Posted: August 17, 2009, 2:15 p.m. EDT
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Funding from Mars Inc. will help The National Institute of Child Health and Development conduct a four-year study to reveal the significance of relationships between animals and people, especially animals and children.
The Waltham Center for Pet Nutrition, a division of Mars Inc., recently committed more than $2 million to the Eunice Kennedy Shriver National Institute of Child Health and Human Development (NICHD) for Human-Animal Interaction (HAI) research.
The NICHD, a division of the National Institutes of Health, will combine the donation with funding from the National Institute of Nursing Research to form what it says is the first formal program in HAI.
The donation will span four years and help fund NICHD studies in three areas:
• the impact of human-animal interaction on typical development and health;
• clinical trials that will focus on the role animals play in both physical and psychological therapeutic treatments;
• the impact of animals on public health, including the cost-effectiveness of animals in reducing and preventing disease.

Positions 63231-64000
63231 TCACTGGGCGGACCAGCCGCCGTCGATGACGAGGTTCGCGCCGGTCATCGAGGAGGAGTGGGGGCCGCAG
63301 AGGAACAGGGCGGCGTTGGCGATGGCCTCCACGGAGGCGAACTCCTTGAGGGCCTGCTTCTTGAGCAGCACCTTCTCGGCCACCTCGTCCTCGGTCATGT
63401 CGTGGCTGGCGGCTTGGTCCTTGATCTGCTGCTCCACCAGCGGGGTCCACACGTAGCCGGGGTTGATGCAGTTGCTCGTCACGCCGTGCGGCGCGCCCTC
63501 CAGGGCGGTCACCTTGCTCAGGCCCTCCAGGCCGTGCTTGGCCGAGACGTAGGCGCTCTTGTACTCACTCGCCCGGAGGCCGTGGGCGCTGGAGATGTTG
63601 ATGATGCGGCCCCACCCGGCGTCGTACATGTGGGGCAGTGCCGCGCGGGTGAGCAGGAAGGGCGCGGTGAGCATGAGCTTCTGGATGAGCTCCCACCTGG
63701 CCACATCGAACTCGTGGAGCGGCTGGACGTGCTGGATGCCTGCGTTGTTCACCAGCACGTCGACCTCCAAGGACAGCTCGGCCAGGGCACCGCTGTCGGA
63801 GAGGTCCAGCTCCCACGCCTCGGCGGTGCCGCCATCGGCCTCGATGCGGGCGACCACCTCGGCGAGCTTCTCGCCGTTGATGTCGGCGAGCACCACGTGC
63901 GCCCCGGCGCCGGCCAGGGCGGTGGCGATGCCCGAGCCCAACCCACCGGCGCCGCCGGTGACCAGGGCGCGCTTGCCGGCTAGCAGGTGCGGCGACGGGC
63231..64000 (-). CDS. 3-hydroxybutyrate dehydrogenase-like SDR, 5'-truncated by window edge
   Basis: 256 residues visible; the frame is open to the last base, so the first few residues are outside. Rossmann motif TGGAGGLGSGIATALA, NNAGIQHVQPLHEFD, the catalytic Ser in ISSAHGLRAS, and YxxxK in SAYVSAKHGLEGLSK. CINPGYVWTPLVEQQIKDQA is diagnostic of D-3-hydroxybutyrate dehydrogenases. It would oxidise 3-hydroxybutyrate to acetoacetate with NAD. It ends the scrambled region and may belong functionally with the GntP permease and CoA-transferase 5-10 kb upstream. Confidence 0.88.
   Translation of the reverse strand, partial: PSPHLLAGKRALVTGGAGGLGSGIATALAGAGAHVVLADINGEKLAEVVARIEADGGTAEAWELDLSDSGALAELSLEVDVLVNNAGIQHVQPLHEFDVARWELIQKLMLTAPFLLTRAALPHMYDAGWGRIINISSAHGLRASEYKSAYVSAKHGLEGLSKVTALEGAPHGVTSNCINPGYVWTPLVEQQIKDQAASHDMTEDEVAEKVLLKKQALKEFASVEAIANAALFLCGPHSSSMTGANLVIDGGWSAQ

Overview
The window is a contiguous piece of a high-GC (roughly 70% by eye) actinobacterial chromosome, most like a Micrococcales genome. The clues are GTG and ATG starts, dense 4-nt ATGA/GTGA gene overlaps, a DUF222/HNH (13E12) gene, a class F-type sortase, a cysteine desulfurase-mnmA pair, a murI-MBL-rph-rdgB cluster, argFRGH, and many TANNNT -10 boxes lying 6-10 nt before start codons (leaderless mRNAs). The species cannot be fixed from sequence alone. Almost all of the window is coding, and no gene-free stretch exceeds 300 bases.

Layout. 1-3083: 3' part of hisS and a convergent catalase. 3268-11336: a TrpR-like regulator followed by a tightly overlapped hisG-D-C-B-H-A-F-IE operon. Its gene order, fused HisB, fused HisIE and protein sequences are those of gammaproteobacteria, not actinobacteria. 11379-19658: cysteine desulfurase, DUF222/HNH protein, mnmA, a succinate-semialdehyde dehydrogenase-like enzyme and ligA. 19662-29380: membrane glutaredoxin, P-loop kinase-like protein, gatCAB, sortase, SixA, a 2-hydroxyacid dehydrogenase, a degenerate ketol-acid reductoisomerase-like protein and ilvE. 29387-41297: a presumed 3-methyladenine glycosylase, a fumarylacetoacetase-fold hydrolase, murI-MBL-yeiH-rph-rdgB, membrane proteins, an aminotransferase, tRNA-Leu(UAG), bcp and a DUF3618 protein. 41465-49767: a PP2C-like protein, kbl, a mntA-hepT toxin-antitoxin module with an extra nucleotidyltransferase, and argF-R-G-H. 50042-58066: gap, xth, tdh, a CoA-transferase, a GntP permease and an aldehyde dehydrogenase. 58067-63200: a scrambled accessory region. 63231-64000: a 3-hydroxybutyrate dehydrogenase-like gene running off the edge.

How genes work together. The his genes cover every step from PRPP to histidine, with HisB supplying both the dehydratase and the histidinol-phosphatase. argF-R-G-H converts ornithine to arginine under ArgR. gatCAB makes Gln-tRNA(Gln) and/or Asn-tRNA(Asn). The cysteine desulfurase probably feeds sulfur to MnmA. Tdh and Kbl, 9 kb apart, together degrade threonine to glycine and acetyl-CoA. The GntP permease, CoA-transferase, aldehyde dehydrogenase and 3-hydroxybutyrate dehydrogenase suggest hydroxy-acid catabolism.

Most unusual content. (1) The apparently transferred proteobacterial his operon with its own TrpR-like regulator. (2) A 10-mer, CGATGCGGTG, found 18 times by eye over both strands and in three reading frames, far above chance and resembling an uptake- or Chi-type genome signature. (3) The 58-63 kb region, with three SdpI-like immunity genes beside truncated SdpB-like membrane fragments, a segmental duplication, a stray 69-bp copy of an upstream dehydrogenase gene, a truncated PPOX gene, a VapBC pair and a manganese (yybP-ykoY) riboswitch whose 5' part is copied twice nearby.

“NICHD is pleased to be able to support an expansion in HAI research,” said Peggy McCardle, Ph.D., chief of the Child Development and Behavior Branch at NICHD. “Over the next four years, through our joint research initiative, we hope the scientific community will make great strides in understanding the significance of the relationships between animals and people — especially children. This information will inform how future generations decide how best to incorporate animals into their lives.”
The field of HAI research has been around for several decades, but previous studies have been small scale, observational or anecdotal, according to Mars Inc. This new research aims to provide concrete evidence on how children perceive, relate to and think about animals and how pets in the home affect children’s social and emotional development.
The company, based in McLean, Virginia, also said that research is needed on the effect of pets in the home on children’s health (e.g. allergies, the immune system, asthma and obesity), as well as on issues such as when and how parents select pets for their families/children and how best to prevent injury from pets.
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